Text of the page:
This draft requests the second highest bit in the EDNS flags field This draft requests the second highest bit in the EDNS flags field
for the Understand-DNAME (UD) flag as described in Section 3.1. for the Understand-DNAME (UD) flag as described in Section 3.1.
7. Security Considerations 7. Security Considerations
DNAME redirects queries elsewhere, which may impact security based on DNAME redirects queries elsewhere, which may impact security based on
policy and the security status of the zone with the DNAME and the policy and the security status of the zone with the DNAME and the
redirection zone's security status. redirection zone's security status. For validating resolvers, the
lowest security status of the links in the chain of CNAME and DNAME
redirections is applied to the result.
If a validating resolver accepts wildcarded DNAMEs, this creates If a validating resolver accepts wildcarded DNAMEs, this creates
security issues. Since the processing of a wildcarded DNAME is non- security issues. Since the processing of a wildcarded DNAME is non-
deterministic and the CNAME that was substituted by the server has no deterministic and the CNAME that was substituted by the server has no
signature, the resolver may choose a different result than what the signature, the resolver may choose a different result than what the
server meant, and consequently end up at the wrong destination. Use server meant, and consequently end up at the wrong destination. Use
of wildcarded DNAMEs is discouraged in any case [RFC4592]. of wildcarded DNAMEs is discouraged in any case [RFC4592].
A validating resolver MUST understand DNAME, according to [RFC4034]. A validating resolver MUST understand DNAME, according to [RFC4034].
In Section 5.3.2 examples are given that illustrate this need. In RFC 4034 Section 5.3.4 examples are given that illustrate this
need.
8. Acknowledgments 8. Acknowledgments
The authors of this draft would like to acknowledge Matt Larson for The authors of this draft would like to acknowledge Matt Larson for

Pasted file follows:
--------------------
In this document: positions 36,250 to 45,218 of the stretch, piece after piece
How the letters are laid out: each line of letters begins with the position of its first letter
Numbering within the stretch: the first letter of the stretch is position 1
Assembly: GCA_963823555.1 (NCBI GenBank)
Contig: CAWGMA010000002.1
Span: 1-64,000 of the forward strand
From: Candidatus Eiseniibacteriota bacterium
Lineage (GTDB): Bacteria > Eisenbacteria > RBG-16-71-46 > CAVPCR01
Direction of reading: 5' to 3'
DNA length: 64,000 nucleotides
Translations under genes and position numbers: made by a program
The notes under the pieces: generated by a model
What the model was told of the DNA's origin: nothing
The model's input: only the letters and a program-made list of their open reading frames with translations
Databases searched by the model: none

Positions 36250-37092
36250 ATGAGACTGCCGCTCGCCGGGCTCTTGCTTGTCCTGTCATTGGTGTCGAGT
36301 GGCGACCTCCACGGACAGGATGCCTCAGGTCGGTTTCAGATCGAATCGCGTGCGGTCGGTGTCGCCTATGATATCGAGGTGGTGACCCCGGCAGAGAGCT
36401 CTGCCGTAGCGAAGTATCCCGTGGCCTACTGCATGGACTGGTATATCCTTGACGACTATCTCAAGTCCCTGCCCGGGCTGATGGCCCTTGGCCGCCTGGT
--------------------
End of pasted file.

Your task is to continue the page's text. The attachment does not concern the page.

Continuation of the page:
beginning this effort to address the issues related to the DNAME RR beginning this effort to address the issues related to the DNAME RR
type. The authors would also like to acknowledge Paul Vixie, Ed type. The authors would also like to acknowledge Paul Vixie, Ed
Lewis, Mark Andrews, Mike StJohns, Niall O'Reilly, Sam Weiler, Alfred Lewis, Mark Andrews, Mike StJohns, Niall O'Reilly, Sam Weiler, Alfred
Hoenes and Kevin Darcy for their review and comments on this Hoenes and Kevin Darcy for their review and comments on this
document. document.
skipping to change at page 15, line 37 skipping to change at page 17, line 25
Rose, "Resource Records for the DNS Security Extensions", Rose, "Resource Records for the DNS Security Extensions",
RFC 4034, March 2005. RFC 4034, March 2005.
[RFC4035] Arends, R., Austein, R., Larson, M., Massey, D., and S. [RFC4035] Arends, R., Austein, R., Larson, M., Massey, D., and S.
Rose, "Protocol Modifications for the DNS Security Rose, "Protocol Modifications for the DNS Security
Extensions", RFC 4035, March 2005. Extensions", RFC 4035, March 2005.
[RFC4592] Lewis, E., "The Role of Wildcards in the Domain Name [RFC4592] Lewis, E., "The Role of Wildcards in the Domain Name
System", RFC 4592, July 2006. System", RFC 4592, July 2006.
[RFC5155] Laurie, B., Sisson, G., Arends, R., and D. Blacka, "DNS
Security (DNSSEC) Hashed Authenticated Denial of
Existence", RFC 5155, March 2008.
9.2. Informative References 9.2. Informative References
[RFC1912] Barr, D., "Common DNS Operational and Configuration [RFC1912] Barr, D., "Common DNS Operational and Configuration
Errors", RFC 1912, February 1996. Errors", RFC 1912, February 1996.
[RFC2672] Crawford, M., "Non-Terminal DNS Name Redirection", [RFC2672] Crawford, M., "Non-Terminal DNS Name Redirection",
RFC 2672, August 1999. RFC 2672, August 1999.
[RFC3363] Bush, R., Durand, A., Fink, B., Gudmundsson, O., and T. [RFC3363] Bush, R., Durand, A., Fink, B., Gudmundsson, O., and T.
Hain, "Representing Internet Protocol version 6 (IPv6) Hain, "Representing Internet Protocol version 6 (IPv6)
skipping to change at page 16, line 19 skipping to change at page 18, line 19
100 Bureau Dr. 100 Bureau Dr.
Gaithersburg, MD 20899 Gaithersburg, MD 20899
USA USA
Phone: +1-301-975-8439 Phone: +1-301-975-8439
Fax: +1-301-975-6238 Fax: +1-301-975-6238
EMail: scottr@nist.gov EMail: scottr@nist.gov
Wouter Wijngaards Wouter Wijngaards
NLnet Labs NLnet Labs
Kruislaan 419 Science Park 140
Amsterdam 1098 VA Amsterdam 1098 XG
The Netherlands The Netherlands
Phone: +31-20-888-4551 Phone: +31-20-888-4551
EMail: wouter@nlnetlabs.nl EMail: wouter@nlnetlabs.nl